Joining the dots – improving dental outcomes for First Nations people


University of Melbourne oral health therapist treating a patient. Image: supplied

An ambitious new plan to implement better dental care for First Nations peoples is a step closer to reality as dental schools around Australia begin to totally overhaul the teaching curriculum.

Led by University of Melbourne Professor Julie Satur from the Melbourne Dental School, the new curriculum will contribute to the development of graduate dental practitioners who have the appropriate knowledge, skills and practice to provide culturally safe oral health care.

It aims to create a culturally safe educational approach which will support the development of an Indigenous dental workforce.

Commissioned by the Australasian Council of Dental Schools and launching today, the new curriculum is based on key areas of culturally safe practice underpinned by the expertise of Aboriginal and Torres Strait Islander people.

“Cultural safety is a spirit of practice taking into account Indigenous peoples’ strong connections to Country. We are asking all dental practitioners to undertake critical self-reflection to address identified bias, assumptions and racism,” Josh Cubillo, Indigenous Health Leadership Coordinator at the Melbourne Poche Centre for Indigenous Health, said.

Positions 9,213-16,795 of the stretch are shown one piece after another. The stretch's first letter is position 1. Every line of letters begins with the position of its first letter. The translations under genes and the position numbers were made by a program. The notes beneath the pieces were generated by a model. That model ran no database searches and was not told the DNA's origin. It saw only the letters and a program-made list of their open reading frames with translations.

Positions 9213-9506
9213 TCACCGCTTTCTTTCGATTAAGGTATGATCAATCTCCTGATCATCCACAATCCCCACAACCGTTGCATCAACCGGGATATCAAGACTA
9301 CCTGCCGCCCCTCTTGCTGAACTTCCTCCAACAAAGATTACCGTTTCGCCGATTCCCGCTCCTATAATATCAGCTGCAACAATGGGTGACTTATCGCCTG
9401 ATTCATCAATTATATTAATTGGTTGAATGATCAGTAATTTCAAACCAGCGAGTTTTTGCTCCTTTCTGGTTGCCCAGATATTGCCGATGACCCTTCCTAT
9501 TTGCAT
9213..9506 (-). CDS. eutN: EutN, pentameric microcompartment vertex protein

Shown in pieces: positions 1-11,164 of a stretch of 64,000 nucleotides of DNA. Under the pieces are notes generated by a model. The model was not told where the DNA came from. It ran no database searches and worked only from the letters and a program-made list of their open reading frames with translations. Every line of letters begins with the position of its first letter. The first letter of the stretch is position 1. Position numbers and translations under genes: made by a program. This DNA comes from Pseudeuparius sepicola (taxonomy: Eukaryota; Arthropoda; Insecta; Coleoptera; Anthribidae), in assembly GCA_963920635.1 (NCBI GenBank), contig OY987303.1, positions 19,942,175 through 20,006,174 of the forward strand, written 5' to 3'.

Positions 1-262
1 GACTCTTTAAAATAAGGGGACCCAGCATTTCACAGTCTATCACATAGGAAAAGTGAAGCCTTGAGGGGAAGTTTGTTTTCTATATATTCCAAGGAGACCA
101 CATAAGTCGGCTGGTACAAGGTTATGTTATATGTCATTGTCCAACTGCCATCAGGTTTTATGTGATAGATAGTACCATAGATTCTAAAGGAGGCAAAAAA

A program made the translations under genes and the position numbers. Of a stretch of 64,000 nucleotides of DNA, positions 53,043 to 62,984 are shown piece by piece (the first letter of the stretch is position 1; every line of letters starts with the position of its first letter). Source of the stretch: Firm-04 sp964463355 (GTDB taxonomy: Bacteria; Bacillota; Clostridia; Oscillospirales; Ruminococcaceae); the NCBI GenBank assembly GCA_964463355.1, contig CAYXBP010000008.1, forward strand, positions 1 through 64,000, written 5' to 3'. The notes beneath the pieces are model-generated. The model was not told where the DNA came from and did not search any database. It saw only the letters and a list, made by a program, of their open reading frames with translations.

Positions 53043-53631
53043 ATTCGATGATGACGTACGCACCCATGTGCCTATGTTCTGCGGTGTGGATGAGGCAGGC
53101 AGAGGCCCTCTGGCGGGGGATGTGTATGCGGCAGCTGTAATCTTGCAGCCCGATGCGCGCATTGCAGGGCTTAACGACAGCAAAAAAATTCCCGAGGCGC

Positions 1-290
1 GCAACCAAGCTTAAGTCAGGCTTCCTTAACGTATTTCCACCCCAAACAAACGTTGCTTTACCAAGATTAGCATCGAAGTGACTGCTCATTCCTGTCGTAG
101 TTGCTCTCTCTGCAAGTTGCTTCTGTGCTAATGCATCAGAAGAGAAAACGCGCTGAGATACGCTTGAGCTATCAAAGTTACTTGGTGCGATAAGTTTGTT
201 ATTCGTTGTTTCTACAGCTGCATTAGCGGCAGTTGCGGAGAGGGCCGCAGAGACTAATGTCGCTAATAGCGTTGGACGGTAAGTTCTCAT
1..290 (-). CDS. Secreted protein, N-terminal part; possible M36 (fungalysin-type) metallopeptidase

“Cultural safety leads to cultural respect and a feeling of security for the patient. Acknowledging Indigenous ways of knowing, being and doing is the biggest step and this new curriculum is a start.”

Professor Satur believes the new curriculum is long overdue.

“We know dental care is expensive and oral health disparities between Indigenous and non-Indigenous Australians are significant. We also know that poor oral health has multiple effects on other aspects of health,” she said.

“It is time we changed our approaches to managing oral health with Indigenous peoples and we believe the new curriculum is a step towards achieving better outcomes.”

Each dental program across Australia will have different structures and needs and the curriculum is designed to be flexible in enabling programs to meet the specific needs of their local communities.

It will be implemented over the next five years in response to new accreditation standards established by the Australian Health Practitioner Regulation Authority and the Dental Board of Australia in January 2021.

The new Aboriginal and Torres Strait Islander cultural safety curriculum for dental students will be formally launched at 10am today at the International Association of Dental Research ANZ meeting held at the University of Melbourne. It is funded by the Australasian Council of Dental Schools.

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